No timetable set to eliminate glitches in health exchange

Maryland Health Secretary Joshua Sharfstein told state lawmakers on Tuesday that he could not say when the state's troubled health exchange website would be free of technical glitches.

Sharfstein told the Senate Finance Committee that state workers hope to get the public marketplace for insurance plans problem-free "as soon as possible," but that the pace of enrollments is still sluggish and "I wouldn't say I'm happy."


Sharfstein, who chairs the Maryland Health Benefit Exchange, declined to speculate on when marylandhealthconnection.gov would be running properly.

"I've learned I have to see it to believe it," he said.


Nearly two months after the exchange went live, enrollment in the private insurance plans at the heart of the Affordable Care Act remains far behind expectations.

As the state and its contractors work to repair the site, lawmakers in Annapolis asked why Maryland's effort, which officials had held up as a model for other states, has not been as successful as those elsewhere.

"We heard we're on an upward trajectory," Senate Minority Leader David Brinkely, a Republican, said after the hearing. "Well, they had no where to go but up."

Of the 90,000 people expected to gain new coverage by January, 84,000 are to be automatically transferred from a state health program to Medicaid.

The state's original goal was to sign up 150,000 people, less than a fifth of the state's uninsured, for private coverage by early March. So far, fewer than 2,500 people have enrolled in private health plans sold through the exchange.

"Obviously, if you look at that, we're not happy," Sharfstein said. He said the state won't undertake marketing efforts to increase enrollment until the website problems are resolved. "We're going to do everything we can to get as many people as we can covered."

Committee Chairman Thomas "Mac" Middleton expressed disappointment.

The Charles County Democrat reminded Sharfstein that when they served together on the Health Care Reform Coordinating Council, they had "homed in on that issue: Is it going to be ready? Is our IT system going to be ready come Oct. 1?

"We were given every assurance that it was going to be."

When the exchange launched at the beginning of October, visitors had trouble logging on and shopping for insurance plans. Some of the same problems that plagued the federal system — overloaded servers and software hiccups — also tripped up Maryland's system.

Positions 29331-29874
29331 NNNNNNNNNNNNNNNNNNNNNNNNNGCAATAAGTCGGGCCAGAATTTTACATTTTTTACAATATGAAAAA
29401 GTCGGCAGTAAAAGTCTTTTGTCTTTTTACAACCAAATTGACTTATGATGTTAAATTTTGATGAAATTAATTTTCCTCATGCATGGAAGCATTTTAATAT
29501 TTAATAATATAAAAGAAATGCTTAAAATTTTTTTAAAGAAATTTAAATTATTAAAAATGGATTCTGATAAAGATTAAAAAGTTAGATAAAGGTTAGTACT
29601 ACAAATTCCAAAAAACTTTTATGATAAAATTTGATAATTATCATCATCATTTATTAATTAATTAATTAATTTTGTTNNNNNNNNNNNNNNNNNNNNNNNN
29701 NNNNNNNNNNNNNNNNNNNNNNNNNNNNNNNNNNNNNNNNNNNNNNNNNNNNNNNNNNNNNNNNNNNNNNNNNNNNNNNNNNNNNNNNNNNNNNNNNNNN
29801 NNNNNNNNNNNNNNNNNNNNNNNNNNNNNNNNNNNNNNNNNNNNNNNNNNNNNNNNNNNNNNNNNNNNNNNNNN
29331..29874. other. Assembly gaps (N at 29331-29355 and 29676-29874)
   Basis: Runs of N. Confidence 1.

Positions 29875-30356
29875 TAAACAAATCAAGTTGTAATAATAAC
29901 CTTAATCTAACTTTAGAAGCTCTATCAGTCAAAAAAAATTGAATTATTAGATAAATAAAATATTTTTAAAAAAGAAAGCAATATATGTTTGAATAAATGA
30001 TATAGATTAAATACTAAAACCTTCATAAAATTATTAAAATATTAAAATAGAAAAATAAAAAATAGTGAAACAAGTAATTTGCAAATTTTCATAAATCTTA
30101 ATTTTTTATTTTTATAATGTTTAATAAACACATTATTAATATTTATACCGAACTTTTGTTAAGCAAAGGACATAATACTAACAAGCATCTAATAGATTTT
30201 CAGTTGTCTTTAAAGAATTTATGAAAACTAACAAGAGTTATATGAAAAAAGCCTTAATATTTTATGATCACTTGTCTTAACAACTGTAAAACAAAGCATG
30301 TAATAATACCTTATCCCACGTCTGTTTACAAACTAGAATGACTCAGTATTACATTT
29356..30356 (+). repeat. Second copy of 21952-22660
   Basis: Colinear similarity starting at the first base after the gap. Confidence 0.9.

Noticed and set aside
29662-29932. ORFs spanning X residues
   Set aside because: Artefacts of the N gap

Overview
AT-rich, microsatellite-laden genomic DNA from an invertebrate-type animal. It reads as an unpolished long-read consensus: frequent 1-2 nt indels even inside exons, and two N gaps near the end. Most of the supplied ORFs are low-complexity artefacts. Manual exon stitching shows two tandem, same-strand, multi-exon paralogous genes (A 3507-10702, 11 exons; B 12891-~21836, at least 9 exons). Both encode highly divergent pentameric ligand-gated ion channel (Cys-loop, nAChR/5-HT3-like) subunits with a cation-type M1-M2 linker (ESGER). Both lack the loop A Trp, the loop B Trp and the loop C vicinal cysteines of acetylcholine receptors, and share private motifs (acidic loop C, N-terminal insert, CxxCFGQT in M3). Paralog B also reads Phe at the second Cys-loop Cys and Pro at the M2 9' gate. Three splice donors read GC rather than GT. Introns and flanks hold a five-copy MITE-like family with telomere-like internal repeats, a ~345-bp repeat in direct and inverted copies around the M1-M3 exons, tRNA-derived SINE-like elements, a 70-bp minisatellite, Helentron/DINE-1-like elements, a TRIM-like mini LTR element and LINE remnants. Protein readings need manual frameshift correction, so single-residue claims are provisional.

Sharfstein said more people sign up for coverage each week than did so in the previous week. But he could not predict when the website would be repaired.

"We just need some reasonable assurance that everything's going to be put in place and working," Middleton told him.


Sen. Delores G. Kelley asked if the state could let people browse for insurance plans without forcing them to create an online account, a process that not only bogged down the shopping process but shut some people out of the system.

"I've had a lot of people calling my office because they've been stuck," the Baltimore County Democrat said. "Some are still complaining that they're being asked to register when they want to see what the options are. Some have given up."

Tuesday's hearing was the first convened by state legislators on the rollout of the health exchange.

Maryland invested millions of dollars, much of it in grants from the federal government, in an exchange that state leaders hoped would be at the forefront of efforts nationwide to implement President Obama's signature health care law.

Republicans on Capitol Hill have grilled federal officials on the failure of the national rollout.

On Tuesday, lawmakers relayed concerns that Maryland workers had not responded to complaints quickly.

Carolyn A. Quattrocki, who oversees the Office of Health Care Reform for Gov. Martin O'Malley, apologized for phone calls from lawmakers' offices that had not been returned. She said the office has deployed a worker to deal full-time with complaints from the public, and created a new system to log complaints and make sure each is addressed.

Sen. Katherine A. Klausmeier read what she said was a letter from a constituent whose employer had decided to eliminate health care benefits and cut her part-time hours below the threshold at which the law would require him to provide coverage in the future.

Klausmeier said it was a story she heard repeatedly.

"We as a state can't do anything about it, right?" she asked Sharfstein.

Sharfstein told her the state could not.

Sen. Victor Ramirez asked why exchanges in other states were performing better than Maryland's.

"I wish I knew the answer to that," Sharfstein said.

Sharfstein said some states designed simpler, less ambitious websites, and others built new software from scratch. Maryland attempted to modify existing software.

"We're not spending a lot of time going through the past," Sharfstein said. "We're trying to get everything lined up to get this continually improving."

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